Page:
Bob Rae speaks to CDDRL on Exporting Democracy

On January 18, the Honorable Bob Rae, Liberal Member of Parliament for Toronto Centre and the foreign affairs critic for the Liberal Party of Canada was the featured speaker at a special CDDRL seminar. Rae addressed the Stanford community on the topic of his latest book Exporting Democracy, published in November 2010 by McClelland & Stewart. CDDRL Deputy Director, Kathryn Stoner, welcomed Rae to Stanford and Ben Rowswell, Visiting Scholar and Canadian "diplomat in residence," introduced the distinguished Rae stressing the timeliness of this topic.

This occasion marked the debut of Rae's book to a US audience and drew a sizable crowd interested in learning more about the MP's views on the role of Western powers in statebuilding and democracy promotion efforts abroad. Based on his personal experience engaging in diplomatic missions in Iraq, Afghanistan, Sri Lanka, and across the Middle East, Rae was confronted with the limits of power and democratic ideals in foreign lands.

 His discussion focused on the theoretical and practical analysis of the role of democracy in statebuilding that is the foundation of his argument in Exporting Democracy. Drawing  on the writing of 18th century philosophers, Thomas Paine and Edmund Burke, Rae examined the tensions between natural law and justice versus customs and tradition that continue to dominate the debate in modern day statecraft.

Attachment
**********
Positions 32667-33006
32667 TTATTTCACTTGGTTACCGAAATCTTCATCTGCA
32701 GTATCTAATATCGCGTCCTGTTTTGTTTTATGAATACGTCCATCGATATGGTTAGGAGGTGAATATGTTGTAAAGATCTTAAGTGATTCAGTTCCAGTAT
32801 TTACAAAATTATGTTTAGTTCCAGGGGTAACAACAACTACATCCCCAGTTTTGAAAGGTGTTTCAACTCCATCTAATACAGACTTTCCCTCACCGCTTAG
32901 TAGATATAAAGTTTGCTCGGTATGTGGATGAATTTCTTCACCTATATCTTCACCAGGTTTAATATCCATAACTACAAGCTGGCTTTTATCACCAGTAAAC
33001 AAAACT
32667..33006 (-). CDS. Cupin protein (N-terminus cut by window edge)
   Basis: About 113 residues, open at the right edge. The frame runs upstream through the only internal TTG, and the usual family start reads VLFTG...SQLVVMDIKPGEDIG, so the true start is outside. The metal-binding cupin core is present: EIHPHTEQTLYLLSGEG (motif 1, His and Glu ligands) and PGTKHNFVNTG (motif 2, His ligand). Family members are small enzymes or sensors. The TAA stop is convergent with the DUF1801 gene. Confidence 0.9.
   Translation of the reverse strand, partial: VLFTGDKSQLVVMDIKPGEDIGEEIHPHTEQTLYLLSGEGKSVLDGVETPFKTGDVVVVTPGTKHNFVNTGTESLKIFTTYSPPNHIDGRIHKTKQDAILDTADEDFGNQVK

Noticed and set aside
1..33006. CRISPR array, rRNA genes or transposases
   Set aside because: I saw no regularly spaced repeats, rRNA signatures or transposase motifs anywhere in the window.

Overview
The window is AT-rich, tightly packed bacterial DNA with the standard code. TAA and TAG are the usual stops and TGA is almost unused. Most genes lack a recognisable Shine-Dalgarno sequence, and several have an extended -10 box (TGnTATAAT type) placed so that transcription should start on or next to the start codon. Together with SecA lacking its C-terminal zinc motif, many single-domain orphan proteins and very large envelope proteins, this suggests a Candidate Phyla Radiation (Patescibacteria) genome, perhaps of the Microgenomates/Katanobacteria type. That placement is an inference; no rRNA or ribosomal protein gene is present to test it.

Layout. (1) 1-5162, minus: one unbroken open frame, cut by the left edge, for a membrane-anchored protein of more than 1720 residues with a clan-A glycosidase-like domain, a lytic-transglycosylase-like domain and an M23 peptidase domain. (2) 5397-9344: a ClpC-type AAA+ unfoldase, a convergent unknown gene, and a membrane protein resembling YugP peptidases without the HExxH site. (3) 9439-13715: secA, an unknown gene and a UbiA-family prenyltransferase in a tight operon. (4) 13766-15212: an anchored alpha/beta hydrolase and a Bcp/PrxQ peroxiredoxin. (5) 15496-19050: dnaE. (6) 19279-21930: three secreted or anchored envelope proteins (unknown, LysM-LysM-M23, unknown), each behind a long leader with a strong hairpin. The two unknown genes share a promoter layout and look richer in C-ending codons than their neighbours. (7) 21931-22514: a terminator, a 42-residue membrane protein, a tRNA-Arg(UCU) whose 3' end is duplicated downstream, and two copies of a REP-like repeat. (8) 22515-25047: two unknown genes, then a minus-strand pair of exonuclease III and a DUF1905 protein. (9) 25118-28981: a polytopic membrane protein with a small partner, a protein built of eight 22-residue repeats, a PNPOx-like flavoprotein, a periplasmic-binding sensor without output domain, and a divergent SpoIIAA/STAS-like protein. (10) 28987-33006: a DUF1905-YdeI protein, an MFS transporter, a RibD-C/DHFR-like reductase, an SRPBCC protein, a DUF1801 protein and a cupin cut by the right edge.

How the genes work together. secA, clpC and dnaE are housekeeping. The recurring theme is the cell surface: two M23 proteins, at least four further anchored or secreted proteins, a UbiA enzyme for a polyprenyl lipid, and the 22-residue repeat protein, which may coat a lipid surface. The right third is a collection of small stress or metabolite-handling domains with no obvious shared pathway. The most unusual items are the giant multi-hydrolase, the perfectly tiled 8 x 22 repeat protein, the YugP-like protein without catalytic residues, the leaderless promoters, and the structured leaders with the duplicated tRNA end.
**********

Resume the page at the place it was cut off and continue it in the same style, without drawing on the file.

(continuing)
Rae's experience observing democracy promotion abroad allowed him to recognize the importance of upholding democratic values, while also respecting the idea that democracy cannot be viewed as the "gold standard" for all. "From a Western perspective the debate suffers from the notion that the idea of democracy has emerged as perfectly natural and an automatic assumption of our daily lives. In reality it has generally been accompanied by periods of great conflict and can take hundreds of years to bear fruit as evidenced by the American and Canadian experience."

Rae emphasized that the best way Western countries can promote democracy is by helping other countries develop their own solutions to their own problems. 

Rae's sensitivity to the consequences of Western interventions, his belief in the principles of human rights, and his testimony to the importance of humility and pragmatism in our efforts of statebuilding abroad, offered the Stanford community a new perspective on the effectiveness of the global democracy movement.